“I really do believe that if you dig up something you saved – whether it’s a photo from a school dance, an old love letter or a home video you shot when you were 14 – and share that with just one person,” Nadelberg says, “you’ll learn a profound amount not just about who you are but how that kid shaped you. You’ll still have some of the same characteristics, bad habits and strengths as that kid. But you’ll also be very different because you’ve learned from his mistakes.”

But the mistakes are what makes me want to destroy this thing. What possesses people to take something like this onstage? It’s a healthy mix, Nadelberg explains, of wanting to make others laugh and taking ownership of your past. That’s where the catharsis comes from. The trick is to focus on times where you’re passionate or taking yourself too seriously. Those clumsy moments of unintentional hilarity are the key to balancing comedy with pathos. And once you gather enough of that, a theme should emerge. So, with this in mind, Nadelberg asks me to read an extract.

“Today the purpose of this book was killed,” I begin. “Stabbed in the back, without warning, and it’s bleeding on the ground.” A girl in my class had the wrong idea about me, I explain, so I tried to get her to read my journal. But she refused, telling me to just accept who I am. There’s a silence on the other end of the line. “You did what?” says Nadelberg. “Woah... Well, that’s mortifying. You were ahead of your time! You were doing Mortified before there was Mortified.”

We both agree that if there’s an underlying theme to the mortification, it’s that I dearly wanted to be understood – specifically, by the opposite sex. The fact that I had little understanding of myself doesn’t seem to have mattered. With the benefit of hindsight, however, anyone who may have been the subject of my affections during this time deserves an apology. Evidently it was a disaster for all involved. If only I could impart to my younger self that the way to a woman’s heart is not through bad poetry, sweets and overwrought letters.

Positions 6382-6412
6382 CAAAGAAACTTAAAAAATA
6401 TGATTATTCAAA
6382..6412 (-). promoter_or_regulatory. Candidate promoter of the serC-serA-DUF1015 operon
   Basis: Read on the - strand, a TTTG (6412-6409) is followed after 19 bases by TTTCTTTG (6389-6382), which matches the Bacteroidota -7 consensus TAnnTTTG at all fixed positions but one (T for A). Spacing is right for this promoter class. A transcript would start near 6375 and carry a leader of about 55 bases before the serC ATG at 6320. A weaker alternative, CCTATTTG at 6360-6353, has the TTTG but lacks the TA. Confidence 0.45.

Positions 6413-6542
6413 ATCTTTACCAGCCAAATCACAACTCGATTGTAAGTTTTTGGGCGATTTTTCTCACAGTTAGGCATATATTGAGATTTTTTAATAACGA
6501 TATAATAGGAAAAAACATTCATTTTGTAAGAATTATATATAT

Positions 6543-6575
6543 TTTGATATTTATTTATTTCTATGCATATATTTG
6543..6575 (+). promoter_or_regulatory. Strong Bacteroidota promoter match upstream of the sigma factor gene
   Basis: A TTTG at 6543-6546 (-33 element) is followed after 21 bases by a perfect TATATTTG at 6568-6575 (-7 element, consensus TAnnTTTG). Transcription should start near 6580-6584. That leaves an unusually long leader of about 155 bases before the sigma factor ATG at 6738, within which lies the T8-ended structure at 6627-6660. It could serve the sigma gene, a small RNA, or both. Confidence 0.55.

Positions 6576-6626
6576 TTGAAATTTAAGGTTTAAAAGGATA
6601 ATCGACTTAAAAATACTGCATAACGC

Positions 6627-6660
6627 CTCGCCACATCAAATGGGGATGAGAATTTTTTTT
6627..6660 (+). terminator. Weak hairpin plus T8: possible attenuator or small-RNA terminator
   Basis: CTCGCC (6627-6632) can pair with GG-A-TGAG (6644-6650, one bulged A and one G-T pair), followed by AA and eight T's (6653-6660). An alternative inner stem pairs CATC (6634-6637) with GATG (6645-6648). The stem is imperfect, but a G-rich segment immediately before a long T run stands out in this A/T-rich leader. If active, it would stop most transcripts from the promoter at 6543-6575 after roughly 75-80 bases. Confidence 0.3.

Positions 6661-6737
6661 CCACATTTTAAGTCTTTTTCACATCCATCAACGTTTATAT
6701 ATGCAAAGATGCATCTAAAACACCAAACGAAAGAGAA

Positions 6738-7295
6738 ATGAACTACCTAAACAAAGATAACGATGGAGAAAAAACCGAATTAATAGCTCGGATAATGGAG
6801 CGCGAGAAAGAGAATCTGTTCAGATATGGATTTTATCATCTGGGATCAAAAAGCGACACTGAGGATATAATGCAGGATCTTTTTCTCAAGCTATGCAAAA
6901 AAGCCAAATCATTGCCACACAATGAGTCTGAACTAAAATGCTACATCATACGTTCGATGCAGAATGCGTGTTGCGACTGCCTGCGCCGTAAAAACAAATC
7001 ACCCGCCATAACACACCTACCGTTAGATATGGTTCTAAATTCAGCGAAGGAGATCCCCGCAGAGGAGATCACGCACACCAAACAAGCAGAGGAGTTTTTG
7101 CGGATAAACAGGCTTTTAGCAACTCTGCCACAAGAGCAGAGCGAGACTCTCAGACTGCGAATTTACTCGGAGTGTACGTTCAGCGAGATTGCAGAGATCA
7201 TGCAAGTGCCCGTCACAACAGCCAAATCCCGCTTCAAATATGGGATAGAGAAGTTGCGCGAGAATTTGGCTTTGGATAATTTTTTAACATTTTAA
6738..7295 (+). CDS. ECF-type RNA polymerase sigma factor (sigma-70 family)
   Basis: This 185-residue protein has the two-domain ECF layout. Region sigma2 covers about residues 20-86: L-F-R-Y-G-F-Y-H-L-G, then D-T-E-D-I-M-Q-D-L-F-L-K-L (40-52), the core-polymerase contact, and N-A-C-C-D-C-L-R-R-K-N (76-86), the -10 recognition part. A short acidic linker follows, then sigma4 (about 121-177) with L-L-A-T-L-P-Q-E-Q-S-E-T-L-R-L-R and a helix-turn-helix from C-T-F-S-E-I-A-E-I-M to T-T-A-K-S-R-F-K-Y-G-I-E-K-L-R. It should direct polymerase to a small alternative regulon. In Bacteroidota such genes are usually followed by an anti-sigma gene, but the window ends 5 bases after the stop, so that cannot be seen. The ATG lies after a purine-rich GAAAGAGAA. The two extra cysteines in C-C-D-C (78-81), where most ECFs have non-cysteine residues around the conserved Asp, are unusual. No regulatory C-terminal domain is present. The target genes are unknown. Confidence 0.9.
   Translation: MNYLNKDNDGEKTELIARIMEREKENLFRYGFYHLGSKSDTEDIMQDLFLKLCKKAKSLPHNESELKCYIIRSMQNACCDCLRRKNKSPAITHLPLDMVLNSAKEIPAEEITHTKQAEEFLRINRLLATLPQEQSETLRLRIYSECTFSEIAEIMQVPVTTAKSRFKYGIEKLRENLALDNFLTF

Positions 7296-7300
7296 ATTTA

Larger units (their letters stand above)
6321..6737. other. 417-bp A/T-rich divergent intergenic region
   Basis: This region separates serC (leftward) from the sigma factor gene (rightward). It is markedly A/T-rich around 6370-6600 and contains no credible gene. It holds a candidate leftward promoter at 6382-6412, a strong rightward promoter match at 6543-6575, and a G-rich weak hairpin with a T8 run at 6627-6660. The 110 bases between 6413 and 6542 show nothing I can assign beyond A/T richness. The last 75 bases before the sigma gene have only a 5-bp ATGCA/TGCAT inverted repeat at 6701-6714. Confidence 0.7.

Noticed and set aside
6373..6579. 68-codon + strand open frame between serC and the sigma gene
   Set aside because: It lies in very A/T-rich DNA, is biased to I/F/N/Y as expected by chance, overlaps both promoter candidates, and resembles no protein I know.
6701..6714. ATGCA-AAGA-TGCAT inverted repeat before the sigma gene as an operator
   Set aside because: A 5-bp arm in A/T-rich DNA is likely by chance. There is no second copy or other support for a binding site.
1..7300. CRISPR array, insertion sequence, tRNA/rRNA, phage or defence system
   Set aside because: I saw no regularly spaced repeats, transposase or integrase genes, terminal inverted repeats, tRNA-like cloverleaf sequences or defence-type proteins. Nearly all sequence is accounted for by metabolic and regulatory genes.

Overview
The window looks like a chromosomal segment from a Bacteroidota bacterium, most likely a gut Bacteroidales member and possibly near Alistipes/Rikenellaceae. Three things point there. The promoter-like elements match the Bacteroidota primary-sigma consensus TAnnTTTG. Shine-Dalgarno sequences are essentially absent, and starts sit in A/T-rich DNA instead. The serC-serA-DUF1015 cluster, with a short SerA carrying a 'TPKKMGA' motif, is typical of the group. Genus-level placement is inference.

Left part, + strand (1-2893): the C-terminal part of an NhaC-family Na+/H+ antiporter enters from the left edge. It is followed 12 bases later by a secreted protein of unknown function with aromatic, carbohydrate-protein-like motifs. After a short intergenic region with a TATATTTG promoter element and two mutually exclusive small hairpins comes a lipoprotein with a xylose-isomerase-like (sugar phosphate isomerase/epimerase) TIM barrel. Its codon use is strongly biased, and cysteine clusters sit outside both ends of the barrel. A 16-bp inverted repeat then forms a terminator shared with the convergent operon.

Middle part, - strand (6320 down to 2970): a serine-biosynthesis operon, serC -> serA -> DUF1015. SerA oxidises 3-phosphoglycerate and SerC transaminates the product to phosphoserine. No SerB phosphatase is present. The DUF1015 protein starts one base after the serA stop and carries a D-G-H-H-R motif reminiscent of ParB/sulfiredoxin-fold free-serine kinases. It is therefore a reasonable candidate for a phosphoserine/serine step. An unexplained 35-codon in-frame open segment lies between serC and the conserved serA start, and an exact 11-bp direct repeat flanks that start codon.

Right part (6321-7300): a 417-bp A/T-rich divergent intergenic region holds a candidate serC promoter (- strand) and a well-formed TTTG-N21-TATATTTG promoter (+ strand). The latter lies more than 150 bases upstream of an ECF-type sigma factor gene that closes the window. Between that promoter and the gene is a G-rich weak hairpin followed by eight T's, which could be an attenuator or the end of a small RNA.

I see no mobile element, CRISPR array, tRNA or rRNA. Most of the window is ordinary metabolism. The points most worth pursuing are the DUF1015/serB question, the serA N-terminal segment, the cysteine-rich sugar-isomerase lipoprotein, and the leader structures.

A classic example of the latter is described when, at 16, I wrote to someone I had a crush on. There was only one listing under her surname in the phonebook, so I copied down the address and sent off some soul-bearing serenade. “It was the wrong family,” is all I had to say about what happened next.

It gets worse. Much worse. Thankfully, there’s no way to fit it all within this article. But reading back through the pages, I realise the value in seeing just how much you didn’t know. It’s in the things you wouldn’t say, think or do now. It’s in the things you can’t take back. The things you hope nobody else remembers. The things that, forgotten or not, all have a place in the story. After almost a year of keeping a journal, even my teenage self sensed as much:

“Writing it all down made me see what was wrong, what to work on. It showed me who I was and I just kept working on that, a lot of the time without any awareness. That might not be for everyone but it worked for me.”

In a way, I’m lucky to have this. We tend to go through life without any tangible way of measuring personal growth. The amazing thing about memories is that they’re malleable enough to suit our self-image, our take on how the past unfolded. But when you have a written account of your thoughts and actions, there’s no room to manoeuvre. It’s all there on the page. As firm as the narrative of our lives may seem, sometimes the evidence we leave behind can prove otherwise.

Perhaps that’s why I’m not quite ready to squirm my way through the other six diaries in that old box. After everything I’ve found out about myself, revisiting further instalments does not sound appealing. Nadelberg, however, assures me that it sounds like a goldmine worth cherishing.

“Look at it this way,” he says. “Whatever’s in there, the good news is that you’re not alone. The bad news is that however unique we like to think we are, usually we’re not. We may not have the exact same stories but no matter where you’re from or who you are, we can all relate.”